New York – -(AmmoLand.com)- The National Rifle Association will pay the state of New York $2.5 million to settle a claim by that state’s Department of Financial Services (DFS) that it violated the state’s insurance laws by “soliciting and marketing the sale of insurance products” under its Carry Guard program, according to ABC News.
Under terms of the settlement, NRA will not market insurance in the Empire State for the next five years.
The Times Herald-Record quoted a statement from DFS Superintendent Linda Lacewell in which she said, “The NRA operated as an unlicensed insurance producer and broke the New York Insurance Law by soliciting insurance products and receiving compensation. Even worse, the NRA violated the New York Insurance Law by soliciting dangerous and impermissible insurance products, including those within its Carry Guard program that purported to insure intentional acts and criminal defense costs.”
New York law does not allow insurance that covers intentional acts, which would include the act of self-defense.
The settlement does not get NRA out of trouble in New York, however.
The organization is still in the crosshairs of New York Attorney General Letitia James, who sued earlier this year to have the NRA dissolved. NRA was founded in New York State in 1871, making the association subject to New York state law.
According to The Guardian, the insurance lawsuit settlement “resolved charges over the NRA’s two-decade relationship with insurance broker Lockton Cos, including the sale of 28,015 policies to New Yorkers and the NRA’s receipt of more than $1.8m in associated royalties and fees.”
The NRA had endorsed “certain insurance products offered by Lockton Affinity” including the Carry Guard insurance. NRA received “substantial compensation” for endorsing these “insurance products,” the ABC story noted.
Carry Guard was launched in 2017 at a time when there was a growing interest in similar efforts. As recalled by the Minneapolis Star-Tribune and Associated Press, gun control advocates quickly labeled such programs as “murder insurance.”
There has always been considerable irony in this because among the demands of anti-gunners over the years was one specifically aimed at mandating insurance for gun owners. When programs such as Carry Guard were created, however, the gun prohibition lobby began howling.
While it did settle and will pay the fine, NRA did not admit wrongdoing, a fact noted by the Guardian’s coverage of the settlement. Also, NRA said it didn’t underwrite its insurance programs.
Lockton Affinity was reportedly fined $7 million as part of the same investigation.
The Star-Tribune referred to an email from William A. Brewer III, NRA’s attorney, which asserted, “The DFS inquiry, which began with a roar, ends with a whimper.” He said no NRA member money will be used to pay the settlement.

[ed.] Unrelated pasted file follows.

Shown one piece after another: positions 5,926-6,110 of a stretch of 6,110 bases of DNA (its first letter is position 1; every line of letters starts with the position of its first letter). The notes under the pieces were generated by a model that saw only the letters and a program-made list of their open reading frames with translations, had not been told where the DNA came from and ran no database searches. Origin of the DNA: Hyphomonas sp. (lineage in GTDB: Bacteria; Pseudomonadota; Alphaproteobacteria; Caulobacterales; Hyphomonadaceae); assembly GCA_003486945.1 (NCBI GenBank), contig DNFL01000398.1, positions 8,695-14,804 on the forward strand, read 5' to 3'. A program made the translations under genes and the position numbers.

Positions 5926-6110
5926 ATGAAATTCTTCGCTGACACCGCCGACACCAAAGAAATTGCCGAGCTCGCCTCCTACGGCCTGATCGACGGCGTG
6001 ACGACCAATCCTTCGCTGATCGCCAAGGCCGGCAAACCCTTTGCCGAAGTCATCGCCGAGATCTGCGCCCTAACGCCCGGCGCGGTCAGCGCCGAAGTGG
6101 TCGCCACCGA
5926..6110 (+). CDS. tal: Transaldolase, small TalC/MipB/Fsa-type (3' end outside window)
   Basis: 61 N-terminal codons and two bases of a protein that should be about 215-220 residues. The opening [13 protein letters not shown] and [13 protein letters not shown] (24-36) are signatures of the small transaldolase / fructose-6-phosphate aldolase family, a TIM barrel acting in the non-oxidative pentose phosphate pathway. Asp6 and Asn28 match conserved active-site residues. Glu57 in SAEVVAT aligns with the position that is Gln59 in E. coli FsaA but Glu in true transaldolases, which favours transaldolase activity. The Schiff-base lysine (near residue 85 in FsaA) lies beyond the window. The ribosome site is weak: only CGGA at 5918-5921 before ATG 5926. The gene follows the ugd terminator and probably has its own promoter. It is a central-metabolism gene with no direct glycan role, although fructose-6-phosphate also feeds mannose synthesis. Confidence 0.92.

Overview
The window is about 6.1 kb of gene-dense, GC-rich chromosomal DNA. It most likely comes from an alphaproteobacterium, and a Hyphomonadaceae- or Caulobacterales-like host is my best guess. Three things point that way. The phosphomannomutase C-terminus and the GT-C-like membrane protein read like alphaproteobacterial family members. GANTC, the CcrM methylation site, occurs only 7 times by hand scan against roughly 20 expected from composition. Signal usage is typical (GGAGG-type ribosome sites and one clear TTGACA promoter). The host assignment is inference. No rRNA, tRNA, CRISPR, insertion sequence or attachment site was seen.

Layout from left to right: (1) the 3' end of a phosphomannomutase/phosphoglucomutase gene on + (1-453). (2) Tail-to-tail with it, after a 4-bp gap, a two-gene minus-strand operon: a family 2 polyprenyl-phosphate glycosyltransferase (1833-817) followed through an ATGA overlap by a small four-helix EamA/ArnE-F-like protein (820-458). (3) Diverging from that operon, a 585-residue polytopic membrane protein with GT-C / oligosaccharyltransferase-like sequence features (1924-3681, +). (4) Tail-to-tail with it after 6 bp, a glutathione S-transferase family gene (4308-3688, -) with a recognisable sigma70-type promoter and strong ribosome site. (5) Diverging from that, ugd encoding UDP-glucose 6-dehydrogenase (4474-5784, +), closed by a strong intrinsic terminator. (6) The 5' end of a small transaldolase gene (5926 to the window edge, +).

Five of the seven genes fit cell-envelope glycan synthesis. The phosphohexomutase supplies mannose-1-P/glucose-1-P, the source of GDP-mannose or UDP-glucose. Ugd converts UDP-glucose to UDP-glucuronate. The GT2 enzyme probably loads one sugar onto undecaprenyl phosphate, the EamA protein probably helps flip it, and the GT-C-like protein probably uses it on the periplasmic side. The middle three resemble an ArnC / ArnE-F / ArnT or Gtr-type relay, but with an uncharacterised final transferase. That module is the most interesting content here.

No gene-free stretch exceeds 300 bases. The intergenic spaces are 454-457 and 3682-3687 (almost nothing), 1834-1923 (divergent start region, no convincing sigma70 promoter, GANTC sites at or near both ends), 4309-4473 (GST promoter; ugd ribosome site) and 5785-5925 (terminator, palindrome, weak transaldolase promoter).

The consent order settling the case was signed a week ago, according to published reports, and only announced Wednesday.
The NRA has been under fire for the past couple of years, with allegations of spending improprieties and no small amount of intrigue beginning with the abrupt resignation of Lt. Col. Oliver North as association president as the annual members’ meeting and convention was about to open in Indianapolis in an apparent dispute with Executive Vice President Wayne LaPierre. At the time, there were allegations of an attempted “coup” effort to remove LaPierre, who has been at the NRA helm for more than two decades and remains there today.
The ongoing legal action by Attorney General James is detailed in the 164-page complaint, which may be read here. She began investigating NRA in February 2019, a move NRA members and supporters have called purely political.
In a prepared statement released in early August as she filed the lawsuit, James asserted, “The NRA’s influence has been so powerful that the organization went unchecked for decades while top executives funneled millions into their own pockets. The NRA is fraught with fraud and abuse, which is why, today, we seek to dissolve the NRA, because no organization is above the law.”
Among the allegations spelled out in the complaint and James’ statement are that four current or past NRA officials named as defendants “failed to fulfill their fiduciary duty to the NRA and used millions upon millions from NRA reserves for personal use, including trips for them and their families to the Bahamas, private jets, expensive meals, and other private travel.”
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